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This serves two purposes: First, it lets you select a text color that is not "jarring" to the viewer?not distinctly different from the color scheme on screen at that moment. Second, it's an excellent way to ensure that any text you place over a screen image will be legible. Without testing a color over an image, you could select a color that causes the text to blend in.

Using Gradients

The Fill Type drop-down menu offers six other options. I'll cover the three that make up the gradient options. The other three?Bevel, Eliminate, Ghost?fall into the category of extra credit. As I've mentioned before, Premiere is deep. There is more to discover in Premiere than most video producers have time or energy to learn.

Task: Create Type with a Linear Gradient Fill

This task applies two colors to each letter?from top to bottom. Figure 8.11 shows how the fill looks after you've applied it to text. Here are the steps to follow:

  1. Make sure you have some text in the text window.

  2. Select Linear Gradient from the Fill Type drop-down menu. That opens a thin, horizontal color bar. Two little boxes, capped by triangles, appear below it. I've highlighted all three items in Figure 8.11.

  3. Double-click one of the little boxes. This opens a color-selection spectrum window. Select a color. You'll note that it appears in the corresponding half of the horizontal color bar.

  4. Do the same for the other box using a different color. Your text should now be two-colored, with the colors blending from top to bottom.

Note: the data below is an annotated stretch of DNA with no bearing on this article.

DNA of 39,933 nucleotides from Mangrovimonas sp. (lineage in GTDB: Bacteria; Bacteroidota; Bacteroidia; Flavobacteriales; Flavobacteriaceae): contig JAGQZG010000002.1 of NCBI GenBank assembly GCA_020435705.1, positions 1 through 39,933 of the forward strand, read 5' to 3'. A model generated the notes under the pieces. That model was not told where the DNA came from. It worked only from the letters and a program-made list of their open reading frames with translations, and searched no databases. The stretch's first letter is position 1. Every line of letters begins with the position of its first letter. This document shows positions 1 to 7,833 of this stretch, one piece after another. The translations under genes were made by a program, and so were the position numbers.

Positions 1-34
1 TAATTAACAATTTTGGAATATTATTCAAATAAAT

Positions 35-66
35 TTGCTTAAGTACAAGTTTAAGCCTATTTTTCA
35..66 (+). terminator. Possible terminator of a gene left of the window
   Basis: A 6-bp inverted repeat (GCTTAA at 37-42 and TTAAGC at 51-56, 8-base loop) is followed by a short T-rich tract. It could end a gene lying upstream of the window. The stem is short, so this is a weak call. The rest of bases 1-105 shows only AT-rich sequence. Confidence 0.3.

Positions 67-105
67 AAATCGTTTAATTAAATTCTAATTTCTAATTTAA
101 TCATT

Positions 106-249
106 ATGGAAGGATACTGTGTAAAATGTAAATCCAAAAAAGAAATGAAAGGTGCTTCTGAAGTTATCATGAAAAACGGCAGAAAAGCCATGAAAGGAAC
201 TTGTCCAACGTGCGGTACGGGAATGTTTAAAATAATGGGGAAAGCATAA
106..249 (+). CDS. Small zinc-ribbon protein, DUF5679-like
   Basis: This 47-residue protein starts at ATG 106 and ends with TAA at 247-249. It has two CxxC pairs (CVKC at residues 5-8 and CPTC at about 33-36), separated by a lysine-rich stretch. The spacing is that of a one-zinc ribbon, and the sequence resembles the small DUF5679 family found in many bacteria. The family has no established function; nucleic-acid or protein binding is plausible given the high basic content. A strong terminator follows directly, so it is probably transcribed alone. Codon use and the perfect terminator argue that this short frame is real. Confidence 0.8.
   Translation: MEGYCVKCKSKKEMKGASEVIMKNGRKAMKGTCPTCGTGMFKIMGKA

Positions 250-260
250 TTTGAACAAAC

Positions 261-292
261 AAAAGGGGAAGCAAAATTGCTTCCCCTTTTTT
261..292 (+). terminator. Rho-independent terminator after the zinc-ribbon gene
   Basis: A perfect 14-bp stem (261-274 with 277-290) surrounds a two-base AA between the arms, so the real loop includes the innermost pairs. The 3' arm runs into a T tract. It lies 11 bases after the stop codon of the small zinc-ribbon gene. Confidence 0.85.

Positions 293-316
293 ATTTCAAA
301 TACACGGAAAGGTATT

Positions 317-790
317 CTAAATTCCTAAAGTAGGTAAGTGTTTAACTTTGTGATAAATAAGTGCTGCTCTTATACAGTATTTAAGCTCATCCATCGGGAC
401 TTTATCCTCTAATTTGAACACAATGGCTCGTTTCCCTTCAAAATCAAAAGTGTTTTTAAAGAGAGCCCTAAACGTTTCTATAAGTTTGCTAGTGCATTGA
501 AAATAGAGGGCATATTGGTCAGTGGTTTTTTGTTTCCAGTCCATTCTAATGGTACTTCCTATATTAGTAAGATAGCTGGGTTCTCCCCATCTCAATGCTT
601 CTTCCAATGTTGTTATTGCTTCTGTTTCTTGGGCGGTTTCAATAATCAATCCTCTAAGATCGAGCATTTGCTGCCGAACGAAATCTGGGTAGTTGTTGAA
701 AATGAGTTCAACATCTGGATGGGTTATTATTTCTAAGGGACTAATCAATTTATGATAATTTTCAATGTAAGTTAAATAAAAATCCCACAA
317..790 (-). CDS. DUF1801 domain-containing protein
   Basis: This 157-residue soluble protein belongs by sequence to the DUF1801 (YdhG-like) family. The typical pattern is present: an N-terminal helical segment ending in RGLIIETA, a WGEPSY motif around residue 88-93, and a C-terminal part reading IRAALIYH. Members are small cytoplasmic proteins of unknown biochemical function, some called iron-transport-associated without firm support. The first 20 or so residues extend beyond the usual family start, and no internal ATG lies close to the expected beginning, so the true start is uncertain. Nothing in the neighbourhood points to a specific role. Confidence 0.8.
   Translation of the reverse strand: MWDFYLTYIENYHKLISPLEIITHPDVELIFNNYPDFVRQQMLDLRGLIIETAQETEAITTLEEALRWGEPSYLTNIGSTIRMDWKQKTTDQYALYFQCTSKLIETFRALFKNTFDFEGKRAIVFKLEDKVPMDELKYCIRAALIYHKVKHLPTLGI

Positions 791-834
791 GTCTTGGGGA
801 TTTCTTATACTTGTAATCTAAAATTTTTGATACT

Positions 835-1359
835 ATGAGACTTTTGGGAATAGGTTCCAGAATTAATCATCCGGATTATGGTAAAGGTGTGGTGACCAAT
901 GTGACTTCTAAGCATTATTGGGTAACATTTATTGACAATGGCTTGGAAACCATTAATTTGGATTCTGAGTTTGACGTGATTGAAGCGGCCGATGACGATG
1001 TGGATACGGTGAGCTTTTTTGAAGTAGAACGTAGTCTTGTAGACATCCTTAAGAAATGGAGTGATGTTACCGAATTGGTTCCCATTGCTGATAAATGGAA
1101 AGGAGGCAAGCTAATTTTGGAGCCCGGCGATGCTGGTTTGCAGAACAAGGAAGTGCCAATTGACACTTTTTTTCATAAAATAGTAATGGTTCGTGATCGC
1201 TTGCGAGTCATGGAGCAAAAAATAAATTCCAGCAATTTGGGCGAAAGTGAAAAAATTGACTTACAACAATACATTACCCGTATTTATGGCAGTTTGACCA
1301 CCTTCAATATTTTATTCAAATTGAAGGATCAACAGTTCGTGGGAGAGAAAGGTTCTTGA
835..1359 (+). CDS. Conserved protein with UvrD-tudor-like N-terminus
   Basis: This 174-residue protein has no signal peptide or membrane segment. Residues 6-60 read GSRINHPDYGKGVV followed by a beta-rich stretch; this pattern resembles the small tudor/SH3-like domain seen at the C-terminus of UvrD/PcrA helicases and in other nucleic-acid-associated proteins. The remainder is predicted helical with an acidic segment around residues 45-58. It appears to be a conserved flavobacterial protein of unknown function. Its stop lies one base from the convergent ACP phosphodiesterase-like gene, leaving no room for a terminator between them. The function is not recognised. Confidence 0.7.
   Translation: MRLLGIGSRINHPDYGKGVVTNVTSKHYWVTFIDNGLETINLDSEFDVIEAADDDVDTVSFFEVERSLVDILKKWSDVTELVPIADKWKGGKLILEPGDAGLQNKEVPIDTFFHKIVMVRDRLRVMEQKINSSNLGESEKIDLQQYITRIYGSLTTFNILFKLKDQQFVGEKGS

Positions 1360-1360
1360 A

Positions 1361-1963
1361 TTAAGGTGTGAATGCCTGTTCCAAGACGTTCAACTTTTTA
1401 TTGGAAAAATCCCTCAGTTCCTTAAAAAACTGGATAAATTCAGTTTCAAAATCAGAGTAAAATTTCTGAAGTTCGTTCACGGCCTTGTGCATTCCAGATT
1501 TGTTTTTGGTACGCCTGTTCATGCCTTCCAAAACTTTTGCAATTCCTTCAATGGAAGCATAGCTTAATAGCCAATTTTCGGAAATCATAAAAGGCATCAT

5. Drag one of the little boxes along the color bar. Note that the relative amount of the color in the text increases or decreases as you move the box, proving once again that Premiere is eminently configurable.

Figure 8.11. Text colored by the Linear Gradient fill type.

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Radial Gradient

The fun doesn't end with something as mundane as a Linear Gradient. Take the Radial Gradient for a test drive. It applies one color to the middle of each letter (if that letter is an O, you may not see that center color) and places the other color on the edges of each letter. I created an example in Figure 8.12. Here are some points to note:

  • The left color in the horizontal color bar is the center color.

  • The right color goes around the edges.

  • You can adjust the relative amount of each color by moving the little boxes, just as you did with the Linear Gradient.

  • The closer the two boxes are together, the less of a gradient there is between the colors in the text. When they're side by side, there is no gradient. When they're far apart, there is a very gradual change from one color to the next.

Figure 8.12. Text colored using the Radial Gradient tool.

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4 Color Gradient